27The Shard Working up to the 74th floor provided some unique challenges:Protection of people fallingProtection of materials fallingWeatherLifting materialsClimbing screen adaptation and removalEmergency Rescue
30London 2012 Athletes Village During the GamesDuring the Games, the Athletes Village will comprise residential apartments for around 17,000athletes and officials, along with shops, restaurants, medical, media and leisure facilities and largeareas of open space. During the Games, the Village will include ‘back of house’ operations, and services for athletes suchas catering and transport. The majority of these will be accommodated in temporary structures on sitesthat can be cleared for development immediately after the Games.After the GamesAfter the Games, the Athletes Village will be a lasting legacy of essential new housing for east London.It will be transformed into 2,800 new homes, including 1,379 affordable homes.The communities that develop in the area after the Games will be supported by new parks, openspace, transport links, and community facilities including Chobham Academy – a world-class neweducation campus with 1,800 places for students aged 3-19.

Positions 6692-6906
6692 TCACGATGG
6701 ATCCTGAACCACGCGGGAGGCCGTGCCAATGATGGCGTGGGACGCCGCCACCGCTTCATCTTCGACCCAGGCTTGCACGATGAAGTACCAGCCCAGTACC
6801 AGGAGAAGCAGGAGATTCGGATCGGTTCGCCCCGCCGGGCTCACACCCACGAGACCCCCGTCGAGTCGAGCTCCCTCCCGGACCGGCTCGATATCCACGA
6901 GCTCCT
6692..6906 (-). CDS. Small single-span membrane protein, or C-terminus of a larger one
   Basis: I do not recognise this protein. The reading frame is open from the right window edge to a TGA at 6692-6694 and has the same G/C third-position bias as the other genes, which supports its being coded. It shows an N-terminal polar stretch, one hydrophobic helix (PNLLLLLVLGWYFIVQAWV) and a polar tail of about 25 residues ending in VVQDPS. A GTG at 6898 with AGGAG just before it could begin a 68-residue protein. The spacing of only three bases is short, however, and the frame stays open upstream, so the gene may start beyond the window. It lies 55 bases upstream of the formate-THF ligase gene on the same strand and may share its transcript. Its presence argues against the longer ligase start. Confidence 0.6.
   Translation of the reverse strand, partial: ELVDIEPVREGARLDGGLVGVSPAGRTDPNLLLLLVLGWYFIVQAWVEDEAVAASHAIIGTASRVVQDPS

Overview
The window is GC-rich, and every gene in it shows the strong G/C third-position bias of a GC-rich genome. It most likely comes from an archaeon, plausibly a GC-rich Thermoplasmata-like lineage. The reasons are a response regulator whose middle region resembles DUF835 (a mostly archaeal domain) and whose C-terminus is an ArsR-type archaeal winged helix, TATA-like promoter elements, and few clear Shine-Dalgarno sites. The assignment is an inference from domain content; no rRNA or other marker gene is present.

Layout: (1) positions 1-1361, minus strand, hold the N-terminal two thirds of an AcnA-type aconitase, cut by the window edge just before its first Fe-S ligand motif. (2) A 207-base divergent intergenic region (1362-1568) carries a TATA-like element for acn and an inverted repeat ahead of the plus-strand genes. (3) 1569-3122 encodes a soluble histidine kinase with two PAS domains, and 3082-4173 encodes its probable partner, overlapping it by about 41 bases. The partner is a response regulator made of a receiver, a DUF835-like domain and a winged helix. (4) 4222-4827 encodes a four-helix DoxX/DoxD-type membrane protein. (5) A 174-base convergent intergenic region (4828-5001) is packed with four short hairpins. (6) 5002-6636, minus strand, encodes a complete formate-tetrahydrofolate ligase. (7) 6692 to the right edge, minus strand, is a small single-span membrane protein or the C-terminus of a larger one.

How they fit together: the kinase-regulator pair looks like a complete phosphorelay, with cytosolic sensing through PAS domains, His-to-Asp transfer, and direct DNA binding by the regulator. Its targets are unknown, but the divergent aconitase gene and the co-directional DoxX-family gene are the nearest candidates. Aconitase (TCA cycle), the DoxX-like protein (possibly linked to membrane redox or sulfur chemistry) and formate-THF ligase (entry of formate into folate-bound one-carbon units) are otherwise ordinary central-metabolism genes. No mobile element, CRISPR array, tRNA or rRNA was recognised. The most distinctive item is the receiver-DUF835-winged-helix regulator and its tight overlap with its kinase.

31London 2012 Athletes Village Given the location of the offices in relation to the plots andInfrastructure, the need for individuals to carry out DRA’s if a changeon-site happens is a must.However that DRA must be recorded and reviewed by the supervisorto ensure lessons learnt can be passed around the Village.Regular reviews of the DRA must take place to ensure controlmeasures are current and effective.
32Summary DRA has been widely adopted by forces and business. DRA gives greater flexibility for “in-the-field” decisions.Competence of the individual carrying out the assessment is key.Perception of risk is different for everyone.Exceptional circumstances can alter your perception 9/11 7/7.Training must be given to assess unique events, such as riots andterrorism.You must know what you have at your disposal for control measures.Review Review Review!!!
33Competence is key Would you trust this man to carry out your DRA? Pencil video